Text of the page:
Whether a parent has acquiesced in a change of habitual residence will, of course, be a question of fact. In the present appeal, the mother, who is Australian and returned to her own country with the settled intention to remain there, may well have reacquired habitual residence in Australia very quickly. The question in relation to A did not arise until after 20 May 1991, and the period with which we are concerned is only until 10 July 1991. But the need for a close examination of time limits, as suggested by Lord Denning, and whether they are relevant to today's peripatetic families does not, in my judgment, arise in this case. Acquiescence is a combination of a sufficient period of time coupled with inactivity by the parent without the child to demonstrate an implied acceptance of the changed position. The circumstances of the parting of the couple, the reluctance of the father to accept the breakdown of the marriage, together with the view of the mother expressed in her affidavit as to some prospect of reconsideration of the future of the marriage, are not, in the written evidence alone, sufficient, in my view, to show acquiescence. I would not myself wish, in our modern way of life, to lay down any rules as to a period of time which may or may not demonstrate acquiescence. It has to be a matter of the facts and circumstances of each case. But where there is a shortish period and the parting of the parents is not yet final and reconciliation is a possibility, the absence of any legal action taken by the non-custodial parent ought not to be taken as the equivalent of an implied agreement to the actions of the other parent. On the basis of the written evidence alone, the evidence in this case was not, in my view, sufficiently strong for the judge to find acquiescence by the father to the acquisition by the child of the mother's habitual residence. There might have been an argument, however, as to whether the father in fact consented to the child remaining with the mother and changing the habitual residence, but this argument was not placed before the judge and it is not necessary to explore it on this appeal.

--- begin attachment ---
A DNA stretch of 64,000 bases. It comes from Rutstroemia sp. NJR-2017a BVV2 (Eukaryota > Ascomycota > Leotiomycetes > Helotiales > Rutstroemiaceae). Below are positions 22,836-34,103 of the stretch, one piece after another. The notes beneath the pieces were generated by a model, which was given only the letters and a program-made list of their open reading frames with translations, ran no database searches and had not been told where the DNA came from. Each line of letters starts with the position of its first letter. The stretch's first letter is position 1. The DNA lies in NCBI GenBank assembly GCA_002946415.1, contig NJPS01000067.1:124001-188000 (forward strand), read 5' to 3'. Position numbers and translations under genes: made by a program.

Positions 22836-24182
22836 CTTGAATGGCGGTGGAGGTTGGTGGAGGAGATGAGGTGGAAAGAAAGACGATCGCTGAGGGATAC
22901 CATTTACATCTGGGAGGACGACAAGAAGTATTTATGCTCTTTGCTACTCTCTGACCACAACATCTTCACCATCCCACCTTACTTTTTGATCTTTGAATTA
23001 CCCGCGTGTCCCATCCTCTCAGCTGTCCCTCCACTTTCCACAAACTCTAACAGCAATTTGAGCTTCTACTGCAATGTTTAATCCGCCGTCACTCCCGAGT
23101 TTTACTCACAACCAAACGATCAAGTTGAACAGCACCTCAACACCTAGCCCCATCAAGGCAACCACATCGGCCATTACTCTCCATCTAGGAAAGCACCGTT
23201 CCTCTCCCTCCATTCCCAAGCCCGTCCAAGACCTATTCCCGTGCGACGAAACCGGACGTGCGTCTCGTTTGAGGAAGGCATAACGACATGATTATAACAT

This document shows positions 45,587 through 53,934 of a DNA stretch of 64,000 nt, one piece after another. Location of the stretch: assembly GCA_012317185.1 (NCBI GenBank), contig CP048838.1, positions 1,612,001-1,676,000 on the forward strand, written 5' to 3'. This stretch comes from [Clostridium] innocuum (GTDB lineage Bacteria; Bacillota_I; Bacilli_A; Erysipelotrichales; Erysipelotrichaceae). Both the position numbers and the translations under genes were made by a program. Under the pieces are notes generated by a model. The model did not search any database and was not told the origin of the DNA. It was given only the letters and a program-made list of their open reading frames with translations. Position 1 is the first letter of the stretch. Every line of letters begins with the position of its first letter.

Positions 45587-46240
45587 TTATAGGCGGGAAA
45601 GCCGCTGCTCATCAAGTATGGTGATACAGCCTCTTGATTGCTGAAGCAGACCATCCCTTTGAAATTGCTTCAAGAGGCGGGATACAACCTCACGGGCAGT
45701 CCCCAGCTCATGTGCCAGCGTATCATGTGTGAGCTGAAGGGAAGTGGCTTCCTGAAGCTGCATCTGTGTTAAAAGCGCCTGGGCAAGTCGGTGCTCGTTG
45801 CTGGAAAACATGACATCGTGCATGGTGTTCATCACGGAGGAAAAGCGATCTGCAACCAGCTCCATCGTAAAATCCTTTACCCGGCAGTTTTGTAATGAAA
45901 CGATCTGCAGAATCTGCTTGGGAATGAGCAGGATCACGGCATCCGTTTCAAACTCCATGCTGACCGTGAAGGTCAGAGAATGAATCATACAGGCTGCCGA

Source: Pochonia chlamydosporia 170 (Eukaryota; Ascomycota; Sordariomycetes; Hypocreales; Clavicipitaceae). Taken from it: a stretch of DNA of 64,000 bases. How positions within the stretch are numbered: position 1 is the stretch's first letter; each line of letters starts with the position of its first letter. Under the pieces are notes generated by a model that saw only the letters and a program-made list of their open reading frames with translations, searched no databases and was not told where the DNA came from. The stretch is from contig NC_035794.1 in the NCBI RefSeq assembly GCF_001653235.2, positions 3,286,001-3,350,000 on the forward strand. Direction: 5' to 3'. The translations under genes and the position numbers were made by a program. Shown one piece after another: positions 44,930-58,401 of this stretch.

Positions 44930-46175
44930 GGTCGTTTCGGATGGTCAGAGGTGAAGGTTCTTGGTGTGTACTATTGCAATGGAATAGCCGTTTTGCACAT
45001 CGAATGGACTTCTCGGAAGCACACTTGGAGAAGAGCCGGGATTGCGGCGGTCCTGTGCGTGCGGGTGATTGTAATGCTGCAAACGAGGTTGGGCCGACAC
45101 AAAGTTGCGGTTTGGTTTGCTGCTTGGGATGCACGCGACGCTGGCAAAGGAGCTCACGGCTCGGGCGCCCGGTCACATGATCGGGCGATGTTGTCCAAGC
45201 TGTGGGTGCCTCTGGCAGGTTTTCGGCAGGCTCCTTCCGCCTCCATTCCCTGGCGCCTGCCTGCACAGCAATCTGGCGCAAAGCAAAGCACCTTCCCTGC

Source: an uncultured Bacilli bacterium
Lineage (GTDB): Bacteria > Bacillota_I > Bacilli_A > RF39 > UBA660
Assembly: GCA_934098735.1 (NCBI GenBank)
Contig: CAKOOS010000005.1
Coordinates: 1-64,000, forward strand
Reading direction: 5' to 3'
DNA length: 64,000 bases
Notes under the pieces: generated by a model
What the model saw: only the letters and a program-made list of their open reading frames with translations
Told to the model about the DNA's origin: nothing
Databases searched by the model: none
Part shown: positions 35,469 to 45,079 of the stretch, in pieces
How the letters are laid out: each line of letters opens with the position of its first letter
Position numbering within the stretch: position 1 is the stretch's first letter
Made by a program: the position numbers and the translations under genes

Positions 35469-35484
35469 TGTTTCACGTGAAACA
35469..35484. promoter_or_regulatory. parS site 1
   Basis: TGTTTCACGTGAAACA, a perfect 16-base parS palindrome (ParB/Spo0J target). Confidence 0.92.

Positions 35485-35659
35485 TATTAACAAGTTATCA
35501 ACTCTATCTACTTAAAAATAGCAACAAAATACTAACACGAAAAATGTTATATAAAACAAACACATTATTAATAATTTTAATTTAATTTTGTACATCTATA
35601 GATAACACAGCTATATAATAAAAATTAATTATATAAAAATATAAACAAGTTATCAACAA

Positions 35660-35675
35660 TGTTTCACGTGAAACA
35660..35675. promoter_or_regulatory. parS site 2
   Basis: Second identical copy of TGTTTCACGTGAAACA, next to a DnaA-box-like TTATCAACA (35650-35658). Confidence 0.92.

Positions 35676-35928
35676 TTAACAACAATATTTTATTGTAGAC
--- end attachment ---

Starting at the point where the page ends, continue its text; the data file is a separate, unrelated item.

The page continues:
I would dismiss the appeal.
RUSSELL LJ: I have had the advantage of reading in draft the judgment which has been given by Butler-Sloss LJ and also the judgment about to be delivered by Neill LJ. I agree with both judgments and, for all the reasons contained therein, I too would dismiss this appeal. There is nothing which I can usefully add.
NEILL LJ: I have had an opportunity of reading in draft the judgment of Butler-Sloss LJ. I agree with it and with the reasons given by Butler-Sloss LJ for dismissing this appeal. In deference to the argument of counsel for the father, however, I propose to add a short judgment of my own on one aspect of the matter.
The question for decision in this case is whether the child A, now aged 14 months, was 'habitually resident' in Australia on 10 July 1991, the day when his father brought him back to England without the mother's knowledge or consent.
It is common ground that, until the family left England on 10 April 1991, the father, the mother and A were habitually resident in England. The family arrived in Sydney on 21 April 1991, having spent a few days en route in the USA.
The only evidence before the judge and before this court has been in the form of affidavits and the exhibits to those affidavits. This accords with the usual practice in Convention cases. There may be cases, however, of which - with the benefit of hindsight - this would appear to be one, where the foreign court has not yet become involved and where there is an issue as to whether the Convention applies at all. In such cases, the court may have to decide questions as to the intention of the parties or other matters where the affidavit evidence is in direct conflict. It may then be more satisfactory for the court, before reaching a decision, to hear oral evidence if this is available.
In the present case, it is and was the father's contention that the family went to Australia on an extended holiday. In para 6 of his affidavit he said this: